A cloud of gas?  CON15 ATT, 5d6 dmg save for 1/2

Bribing an official?  Obviously a Charisma attack situation.  I don't always (or even most of the time) call for rolls when players attempt to do things, but it is nice to have an easy and unified mechanic to use when I do.  When I don't know the attribute of a creature or situation (in the case of a pit trap or other inanimate attacker or target), I generally use 5/10/15+ as a good guide:  If the creature is not known for that attribute, or if the challenge is easy, I use 5.  If the creature has no reputation for that attribute, good or bad, or if the challenge is moderately difficult I use 10 as the target attribute.  For a creature known for the attribute in question or a difficult challenge, I will use 15 or more.

Today, I looked at the chart a little closer and realized that I could express the attack resolution in very simple terms to allow attribute attacks on the fly without having to look up a target number on a chart.

I realize that many people love looking up numbers on charts.  In my case, it is often one of the only times I have to refer to a book at all while running my Mutant Future game, and I would just as soon not have to break my stride to look at the attribute attack chart one more time.

So here it is:

The “Target 10TM” system for chart-less attribute attack resolution .

(Target 10TM Carl Nash 2010)

d20 roll + (Attackers Attribute - Defenders Attribute) ≥ 10 = Success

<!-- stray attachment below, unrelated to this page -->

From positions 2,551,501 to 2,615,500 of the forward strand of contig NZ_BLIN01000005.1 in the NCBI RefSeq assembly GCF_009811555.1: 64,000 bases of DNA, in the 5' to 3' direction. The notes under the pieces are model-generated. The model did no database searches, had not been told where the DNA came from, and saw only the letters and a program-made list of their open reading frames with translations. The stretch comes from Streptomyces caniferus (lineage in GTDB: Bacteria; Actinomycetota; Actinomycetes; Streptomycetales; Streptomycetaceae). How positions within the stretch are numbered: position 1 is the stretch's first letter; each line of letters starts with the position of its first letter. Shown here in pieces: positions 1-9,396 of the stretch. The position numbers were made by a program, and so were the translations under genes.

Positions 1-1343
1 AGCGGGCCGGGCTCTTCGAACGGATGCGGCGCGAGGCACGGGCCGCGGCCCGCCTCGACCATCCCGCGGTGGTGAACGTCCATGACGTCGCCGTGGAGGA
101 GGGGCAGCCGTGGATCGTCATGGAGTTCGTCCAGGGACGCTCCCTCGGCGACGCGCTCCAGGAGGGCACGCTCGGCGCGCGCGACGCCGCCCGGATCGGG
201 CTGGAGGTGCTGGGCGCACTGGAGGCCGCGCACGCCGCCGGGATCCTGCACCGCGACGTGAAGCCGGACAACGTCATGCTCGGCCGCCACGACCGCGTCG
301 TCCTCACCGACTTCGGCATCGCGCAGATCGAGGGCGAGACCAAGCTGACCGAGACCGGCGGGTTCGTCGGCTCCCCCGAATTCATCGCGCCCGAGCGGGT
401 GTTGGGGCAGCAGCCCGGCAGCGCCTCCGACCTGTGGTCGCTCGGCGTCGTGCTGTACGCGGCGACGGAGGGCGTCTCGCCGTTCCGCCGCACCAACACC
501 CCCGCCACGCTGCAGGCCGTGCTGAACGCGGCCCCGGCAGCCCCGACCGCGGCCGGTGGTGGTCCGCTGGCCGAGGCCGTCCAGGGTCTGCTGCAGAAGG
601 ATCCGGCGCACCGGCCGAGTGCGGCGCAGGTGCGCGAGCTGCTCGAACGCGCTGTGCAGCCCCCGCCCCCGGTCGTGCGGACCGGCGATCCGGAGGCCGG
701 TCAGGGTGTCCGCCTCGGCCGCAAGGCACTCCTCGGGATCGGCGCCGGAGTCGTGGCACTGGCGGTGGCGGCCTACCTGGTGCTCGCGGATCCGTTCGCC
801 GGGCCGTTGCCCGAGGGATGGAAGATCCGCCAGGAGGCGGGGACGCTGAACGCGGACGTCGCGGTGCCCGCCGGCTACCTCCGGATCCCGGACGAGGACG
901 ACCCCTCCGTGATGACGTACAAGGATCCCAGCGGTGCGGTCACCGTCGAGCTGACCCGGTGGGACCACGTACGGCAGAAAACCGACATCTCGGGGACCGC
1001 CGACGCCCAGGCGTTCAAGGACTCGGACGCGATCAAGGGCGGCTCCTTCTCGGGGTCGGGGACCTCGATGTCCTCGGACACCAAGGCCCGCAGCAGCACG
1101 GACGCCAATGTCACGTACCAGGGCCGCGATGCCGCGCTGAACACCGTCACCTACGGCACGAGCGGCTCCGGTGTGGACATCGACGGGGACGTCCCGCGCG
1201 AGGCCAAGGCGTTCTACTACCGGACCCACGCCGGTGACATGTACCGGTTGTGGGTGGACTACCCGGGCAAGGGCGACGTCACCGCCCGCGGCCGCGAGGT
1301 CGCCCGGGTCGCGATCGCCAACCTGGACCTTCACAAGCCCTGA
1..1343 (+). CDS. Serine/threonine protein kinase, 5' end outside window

In words:  Subtract the defender’s attribute from the attackers attribute.  The result (positive or negative) is the modifier to the d20 roll.  A modified result equal to or greater than 10 is a success.


An attacker with CON 13 makes a CON attack on a defender with CON 15.

Attacker’s CON - Defender’s CON = -2

-2 is the modifier to the d20 roll

The attacker would have to roll a 12 or better (12-2=10)

Friday, December 24, 2010

4e Gamma World online character builder

I have been really curious about the 4e Gamma World game since I first heard about it.

Of course, my wedding and honeymoon this summer have left me broker than I have ever been as an adult person, and my student loans are in repayment, and I have so far resisted the urge to buy all the booster packs.  Because I have to confess, I am not one of those people who got all aghast about the use of cards and the inclusion of extra cards in booster packs.

I love cards.  I used to play and collect Magic the Gathering back in high school, and while I haven't played that game in years I still get a kick out of the cards.  All that glorious art...  I could run many an awesome session of D&D using nothing but a bunch of Magic cards randomly dealt to me as a DM to give me inspiration.  Come to think of it, I should do some Magic the Gathering inspired monster and magic posts over on my other blog.  But anyway...

In a rare display of doing something other than sticking their collective heads farther into their collective arseholes, the good folks at Wizards have given us this.

Follow the link and read the brief article if you want a discussion of how to use the character builder.  It is free, totally awesome and I love it.  It does not include the tech cards or the Alpha Mutations (the mutation that changes randomly with a card deal at the start of each session, if my sketchy understanding of 4e Gamma World is correct) that would be dealt to you at the game table and which are not permanent parts of the character.

Here is the link straight to the Character Builder for those of you who are American by gum and don't read instructions:

I am going to stop typing so I can go play around on this now.

Merry Christmas!